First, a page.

Three Covid-19 vaccines, developed by Bharat Biotech, Serum Institute of India and Pfizer, are under active consideration of India’s drug regulator and there is hope that early licensure is possible for all or any of them, the Union health ministry said on Tuesday.
Over the last four days, the Indian arm of US pharmaceutical giant Pfizer, Pune-based Serum Institute of India and Hyderabad-based pharmaceutical firm Bharat Biotech have applied to the Drugs Controller General of India (DCGI) seeking emergency use authorisation for their Covid-19 vaccines.
At a press briefing, NITI Aayog member (Health) V K Paul said the Covid-19 situation in India has stabilised. With active cases reducing, a “clear-cut declining trend” in the pandemic is being seen even though the situation in many other countries is becoming quite serious, he said.
The concern and anxiety following an increase in daily cases of infection in Delhi also looks like to have settled, Paul added.
Asked what steps would be followed by the DCGI in the absence of a water-tight emergency use authorisation law for granting licence to vaccine makers, Union Health Secretary Rajesh Bhushan said not all countries’ regulatory framework or rules and acts mention emergency use authorisation.
“So, the fact that this phrase is not used in the national regulatory framework of any country does not mean that a specific country would not have an enabling provision to accord an approval which is early and distinct from a regular market approval.
“India’s regulatory framework has a specific provision for grant of emergency use authorisation, although this phrase is not used,” he said.
The New Drugs and Clinical Trials Rules, 2019, clearly specifies that under specific special situations, relaxation, abbreviation, omission, or deferment of data including local clinical trial data may be considered for approval.
“This is our law. Similarly, other countries too have their laws,” Bhushan said.
Giving a bird’s-eye view of the Indian landscape of Covid-19 vaccines, Bhushan mentioned that eight vaccines are at different stages of development.
One is Covishield, manufactured by Serum Institute of India in collaboration with AstraZeneca. Phase two and three clinical trials of this vaccine is underway and the firm has applied for emergency use authorisation.
Another is Covaxin, which is being indigenously developed by Bharat Biotech in collaboration with the Indian Council of Medical Research (ICMR) and is in phase three of clinical trials. It has also applied for emergency use authorisation.
The third one is ZyCOV-D, being developed by Cadila Healthcare Ltd in Ahmedabad in collaboration with the Centre’s Department of Biotechnology and is in phase two of the trials.
The fourth vaccine candidate is Sputnik V which is being manufactured by Dr Reddy’s Lab, Hyderabad, in collaboration with Russia’s Gamaleya National Centre. The phase two trial in India is over and phase three will begin next week.
The fifth one is NVX-CoV2373, which is being developed by Serum Institute of India in collaboration with Novavax and its phase three clinical trial is under consideration with the drug regulator.
The sixth vaccine candidate is Recombinant Protein Antigen-based vaccine, to be manufactured by Biological E Ltd, Hyderabad, in collaboration with MIT, USA.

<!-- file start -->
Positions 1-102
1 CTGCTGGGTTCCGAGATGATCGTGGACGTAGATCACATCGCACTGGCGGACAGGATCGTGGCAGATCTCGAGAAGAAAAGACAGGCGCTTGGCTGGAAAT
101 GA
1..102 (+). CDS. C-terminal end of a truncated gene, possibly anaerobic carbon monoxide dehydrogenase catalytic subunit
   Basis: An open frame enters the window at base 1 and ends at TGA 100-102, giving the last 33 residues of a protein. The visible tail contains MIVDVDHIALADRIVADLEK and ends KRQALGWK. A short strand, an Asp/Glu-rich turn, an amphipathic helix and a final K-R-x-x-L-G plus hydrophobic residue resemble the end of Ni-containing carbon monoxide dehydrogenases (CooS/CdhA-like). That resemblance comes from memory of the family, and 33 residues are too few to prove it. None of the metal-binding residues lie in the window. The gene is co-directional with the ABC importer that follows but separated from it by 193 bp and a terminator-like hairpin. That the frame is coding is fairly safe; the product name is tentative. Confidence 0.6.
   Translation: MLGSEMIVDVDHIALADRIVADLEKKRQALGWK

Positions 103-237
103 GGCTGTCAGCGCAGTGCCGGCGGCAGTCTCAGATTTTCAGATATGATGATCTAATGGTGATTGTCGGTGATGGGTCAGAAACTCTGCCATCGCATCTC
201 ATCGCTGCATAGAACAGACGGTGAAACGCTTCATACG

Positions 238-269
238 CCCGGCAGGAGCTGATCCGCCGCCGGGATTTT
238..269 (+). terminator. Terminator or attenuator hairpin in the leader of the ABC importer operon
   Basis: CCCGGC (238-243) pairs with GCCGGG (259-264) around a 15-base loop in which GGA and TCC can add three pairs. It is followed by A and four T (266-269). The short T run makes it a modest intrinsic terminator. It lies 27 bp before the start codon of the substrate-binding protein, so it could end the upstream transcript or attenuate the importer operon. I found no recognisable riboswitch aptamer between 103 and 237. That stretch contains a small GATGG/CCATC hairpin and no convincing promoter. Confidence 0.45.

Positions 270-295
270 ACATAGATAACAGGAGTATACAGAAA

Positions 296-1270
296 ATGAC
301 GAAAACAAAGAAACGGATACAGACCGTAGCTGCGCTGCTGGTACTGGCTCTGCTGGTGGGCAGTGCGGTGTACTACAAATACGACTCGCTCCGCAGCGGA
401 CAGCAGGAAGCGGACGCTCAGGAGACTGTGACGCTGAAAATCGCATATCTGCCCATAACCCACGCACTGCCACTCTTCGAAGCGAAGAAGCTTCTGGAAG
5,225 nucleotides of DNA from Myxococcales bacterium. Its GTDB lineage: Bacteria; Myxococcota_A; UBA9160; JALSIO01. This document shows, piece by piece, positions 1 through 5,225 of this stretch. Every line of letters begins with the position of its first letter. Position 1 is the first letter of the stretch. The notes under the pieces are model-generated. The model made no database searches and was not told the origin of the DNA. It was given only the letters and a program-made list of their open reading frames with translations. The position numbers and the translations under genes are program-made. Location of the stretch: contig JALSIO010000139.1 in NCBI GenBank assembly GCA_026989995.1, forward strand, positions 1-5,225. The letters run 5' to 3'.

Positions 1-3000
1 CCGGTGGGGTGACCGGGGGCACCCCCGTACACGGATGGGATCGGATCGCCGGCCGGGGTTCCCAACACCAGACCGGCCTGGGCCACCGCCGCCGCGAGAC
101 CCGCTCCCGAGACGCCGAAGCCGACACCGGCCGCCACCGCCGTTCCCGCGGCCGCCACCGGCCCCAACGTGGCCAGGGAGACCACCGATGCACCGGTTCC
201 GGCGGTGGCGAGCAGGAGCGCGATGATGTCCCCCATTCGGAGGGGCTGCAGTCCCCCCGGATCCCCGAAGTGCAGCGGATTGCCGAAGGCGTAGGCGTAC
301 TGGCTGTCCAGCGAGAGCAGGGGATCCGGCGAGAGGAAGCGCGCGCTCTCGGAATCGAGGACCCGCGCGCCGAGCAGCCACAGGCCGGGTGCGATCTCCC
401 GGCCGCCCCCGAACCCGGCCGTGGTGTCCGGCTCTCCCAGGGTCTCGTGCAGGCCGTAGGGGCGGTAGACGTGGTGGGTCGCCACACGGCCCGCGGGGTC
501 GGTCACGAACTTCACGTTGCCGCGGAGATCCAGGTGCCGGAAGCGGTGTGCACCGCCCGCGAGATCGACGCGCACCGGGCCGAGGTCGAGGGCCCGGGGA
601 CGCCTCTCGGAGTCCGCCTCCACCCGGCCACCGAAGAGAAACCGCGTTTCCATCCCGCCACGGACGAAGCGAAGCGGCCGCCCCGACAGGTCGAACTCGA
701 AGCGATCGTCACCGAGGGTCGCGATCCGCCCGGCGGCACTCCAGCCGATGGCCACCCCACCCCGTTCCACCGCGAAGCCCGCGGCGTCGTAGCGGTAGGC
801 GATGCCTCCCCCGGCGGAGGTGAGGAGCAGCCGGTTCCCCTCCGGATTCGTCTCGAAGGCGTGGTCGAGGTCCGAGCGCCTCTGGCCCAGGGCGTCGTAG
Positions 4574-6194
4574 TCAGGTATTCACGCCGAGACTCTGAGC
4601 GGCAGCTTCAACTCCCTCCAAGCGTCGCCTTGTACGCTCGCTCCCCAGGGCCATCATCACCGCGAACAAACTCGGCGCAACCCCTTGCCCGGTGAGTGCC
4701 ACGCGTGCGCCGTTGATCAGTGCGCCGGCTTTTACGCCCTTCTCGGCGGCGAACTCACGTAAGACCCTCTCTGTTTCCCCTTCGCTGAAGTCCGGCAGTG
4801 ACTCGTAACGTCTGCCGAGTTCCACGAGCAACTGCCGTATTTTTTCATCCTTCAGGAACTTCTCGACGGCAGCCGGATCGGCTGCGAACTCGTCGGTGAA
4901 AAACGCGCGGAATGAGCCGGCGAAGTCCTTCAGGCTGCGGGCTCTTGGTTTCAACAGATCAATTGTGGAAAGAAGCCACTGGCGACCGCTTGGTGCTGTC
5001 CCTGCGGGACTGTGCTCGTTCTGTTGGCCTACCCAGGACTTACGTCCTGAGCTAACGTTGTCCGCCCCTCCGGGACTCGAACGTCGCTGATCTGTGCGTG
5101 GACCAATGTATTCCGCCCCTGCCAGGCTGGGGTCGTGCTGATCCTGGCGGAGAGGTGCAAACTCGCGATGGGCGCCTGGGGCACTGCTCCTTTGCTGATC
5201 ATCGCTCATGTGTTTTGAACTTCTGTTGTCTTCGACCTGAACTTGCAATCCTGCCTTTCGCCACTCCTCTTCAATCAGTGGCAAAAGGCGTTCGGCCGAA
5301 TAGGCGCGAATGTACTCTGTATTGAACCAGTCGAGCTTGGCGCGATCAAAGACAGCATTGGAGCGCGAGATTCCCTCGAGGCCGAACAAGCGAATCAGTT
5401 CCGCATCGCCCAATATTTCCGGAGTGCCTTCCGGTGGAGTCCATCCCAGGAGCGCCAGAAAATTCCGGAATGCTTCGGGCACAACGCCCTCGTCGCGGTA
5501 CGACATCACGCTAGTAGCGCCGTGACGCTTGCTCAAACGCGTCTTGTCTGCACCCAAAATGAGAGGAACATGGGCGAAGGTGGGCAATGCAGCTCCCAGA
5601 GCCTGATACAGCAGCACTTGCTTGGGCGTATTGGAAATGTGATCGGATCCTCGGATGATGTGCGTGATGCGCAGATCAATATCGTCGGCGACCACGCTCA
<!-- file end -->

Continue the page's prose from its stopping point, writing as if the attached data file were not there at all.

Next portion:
Its pre-clinical animal studies have concluded and phase one and two human clinical trials have started. Another one is HGCO 19, being manufactured by Genova in Pune in collaboration with HDT, USA. Its pre-clinical animal studies are over and phase one and two clinical trials is set to start.
The eighth vaccine is being developed by Bharat Biotech International Ltd in collaboration with Thomas Jefferson University, USA and it is at the pre-clinical stages.
“Another vaccine, which is in the initial stage, is being developed by Aurbindo Pharma. So, there are nine vaccines out of which six are in clinical trials and three are in pre-clinical stage,” Bhushan said.
“There are multiple vaccine candidates in different stages of development and some may get licensed in the next few weeks. But we cannot foretell at this moment because licensure or market authorization is the domain of the national regulator.”
Most of the vaccines are of two or three doses to be administered three to four weeks apart. However, even after vaccination, Covid precautions must be taken and this has been advised by WHO also, Bhushan said, adding, “Vaccination does not mean people become carefree.”
About cold chain infrastructure augmentation, the health secretary said presently the system consists of 85,634 equipment for storage of vaccine at about 28,947 cold chain points across the country.
“Current cold chain is capable of storing additional quantity of Covid-19 vaccine required for first the three crore — healthcare and frontline workers,” he said, adding states have collected data of frontline healthcare workers who would get the shots.
The data is being uploaded on Co-WIN software, Bhushan said.
The ministry, in consultation with states, has assessed the additional requirement for cold chain storage and the first supply of such additional equipment would begin from December 10, the health secretary said.
Bhushan said that while 2.38 lakh auxiliary nurse midwives help in vaccination under universal immunisation programme, only 1.54 lakh such health workers will be used for Covid-19 inoculation.
Additional vaccinators are being arranged in collaboration with states and UTs, he added.
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